This past autumn, Aatash Amir, a Vancouver man concerned about emissions caused by gas-powered leaf blowers, circulated an online petition to have them banned in his hometown of Saskatoon. Upon posting the petition to a local Facebook group, he quickly received a flood of hateful comments, ranging from racist remarks, threats of violence, and calls for Amir to commit suicide. Some people sent videos of themselves using leaf blowers on nothing, ridiculing his suggestion of banning the machines.
As a historian of nineteenth-century America who grew up and did much of my training in the Prairie West, I found the response Amir received disturbing but unfortunately unsurprising. In recent years I’ve observed Western Canada become increasingly hostile toward environmentalist criticism. In this realm, I’ve noticed growing parallels between pro-oil, anti-environmentalist rhetoric in Western Canada and the argumentative strategies of another group closer to my own area of research—pro-slavery and anti-abolitionist agitators of the antebellum American South.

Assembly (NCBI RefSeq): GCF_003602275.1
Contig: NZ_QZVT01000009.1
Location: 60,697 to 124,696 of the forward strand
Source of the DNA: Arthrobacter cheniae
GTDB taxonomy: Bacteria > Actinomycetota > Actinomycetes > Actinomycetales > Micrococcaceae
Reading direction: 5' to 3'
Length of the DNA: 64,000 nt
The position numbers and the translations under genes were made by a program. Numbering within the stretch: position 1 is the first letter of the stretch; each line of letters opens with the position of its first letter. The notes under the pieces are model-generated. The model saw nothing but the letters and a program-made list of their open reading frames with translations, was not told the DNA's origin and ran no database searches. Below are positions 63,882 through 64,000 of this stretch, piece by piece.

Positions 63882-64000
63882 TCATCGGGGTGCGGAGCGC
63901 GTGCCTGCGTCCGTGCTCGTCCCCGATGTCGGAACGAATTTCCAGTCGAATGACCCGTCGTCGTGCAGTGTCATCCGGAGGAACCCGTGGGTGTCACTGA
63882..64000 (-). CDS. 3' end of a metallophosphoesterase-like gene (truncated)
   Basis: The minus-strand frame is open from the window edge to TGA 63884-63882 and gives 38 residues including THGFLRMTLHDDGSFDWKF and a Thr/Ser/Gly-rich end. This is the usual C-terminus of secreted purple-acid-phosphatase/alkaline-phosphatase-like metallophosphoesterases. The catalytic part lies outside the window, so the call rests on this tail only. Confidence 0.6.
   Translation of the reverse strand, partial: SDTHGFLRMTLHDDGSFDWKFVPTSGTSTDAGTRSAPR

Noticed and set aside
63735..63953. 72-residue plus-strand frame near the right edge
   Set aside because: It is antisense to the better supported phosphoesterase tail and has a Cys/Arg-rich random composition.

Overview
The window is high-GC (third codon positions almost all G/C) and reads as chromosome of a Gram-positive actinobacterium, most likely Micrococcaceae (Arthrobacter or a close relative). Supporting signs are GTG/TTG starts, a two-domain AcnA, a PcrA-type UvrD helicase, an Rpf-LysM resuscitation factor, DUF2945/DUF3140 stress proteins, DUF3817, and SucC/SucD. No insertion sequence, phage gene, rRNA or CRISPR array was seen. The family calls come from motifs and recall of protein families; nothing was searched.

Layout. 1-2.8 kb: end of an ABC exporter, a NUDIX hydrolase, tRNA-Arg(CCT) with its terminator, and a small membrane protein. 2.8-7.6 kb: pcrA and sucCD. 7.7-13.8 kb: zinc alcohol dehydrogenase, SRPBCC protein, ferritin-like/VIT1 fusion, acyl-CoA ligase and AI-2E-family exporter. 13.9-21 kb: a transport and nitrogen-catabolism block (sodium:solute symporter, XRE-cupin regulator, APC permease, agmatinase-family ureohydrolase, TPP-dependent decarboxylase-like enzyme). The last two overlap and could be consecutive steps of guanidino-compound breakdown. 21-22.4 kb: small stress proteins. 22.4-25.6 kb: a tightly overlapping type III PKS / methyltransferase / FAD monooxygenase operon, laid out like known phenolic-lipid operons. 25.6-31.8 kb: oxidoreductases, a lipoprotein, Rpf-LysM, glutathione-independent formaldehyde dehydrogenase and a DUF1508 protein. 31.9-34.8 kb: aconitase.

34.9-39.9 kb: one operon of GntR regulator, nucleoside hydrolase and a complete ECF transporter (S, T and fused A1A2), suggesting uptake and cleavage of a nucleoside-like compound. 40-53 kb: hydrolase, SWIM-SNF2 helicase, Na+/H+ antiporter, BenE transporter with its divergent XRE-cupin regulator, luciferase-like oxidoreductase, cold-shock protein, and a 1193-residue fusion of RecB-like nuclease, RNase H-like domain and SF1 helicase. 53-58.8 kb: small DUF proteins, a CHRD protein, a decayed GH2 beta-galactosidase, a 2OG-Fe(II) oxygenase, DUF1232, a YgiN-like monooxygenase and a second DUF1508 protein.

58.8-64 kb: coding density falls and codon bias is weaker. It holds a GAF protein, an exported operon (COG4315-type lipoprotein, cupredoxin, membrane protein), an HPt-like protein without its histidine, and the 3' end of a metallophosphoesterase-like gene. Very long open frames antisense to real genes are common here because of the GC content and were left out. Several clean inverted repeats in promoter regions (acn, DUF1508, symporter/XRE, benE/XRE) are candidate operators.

It is not my intention to suggest similarity between the oil industry and the slaveholding South generally; doing so would serve to diminish the cruelty and violence that was part and parcel of the commodification and ownership of human beings. These systems are markedly different from one another, but their supporters do share one key similarity. In both cases, these groups faced or are facing criticism that a vital source of their region’s wealth, social structure, and sense of identity is immoral and must be phased out. In turn, the petroleum sector’s defenders have adopted a similar response to this criticism. Like antebellum defenders of slavery, many Westerners have adopted an uncompromising strategy of redoubling their defence of the oil industry and seeking to harshly censure any criticism of it from within and without. With this unwillingness to change, Westerners—like Southerners—have adopted three main rhetorical strategies: a positive defence of their industry, an intolerance of criticism, and threats of secession.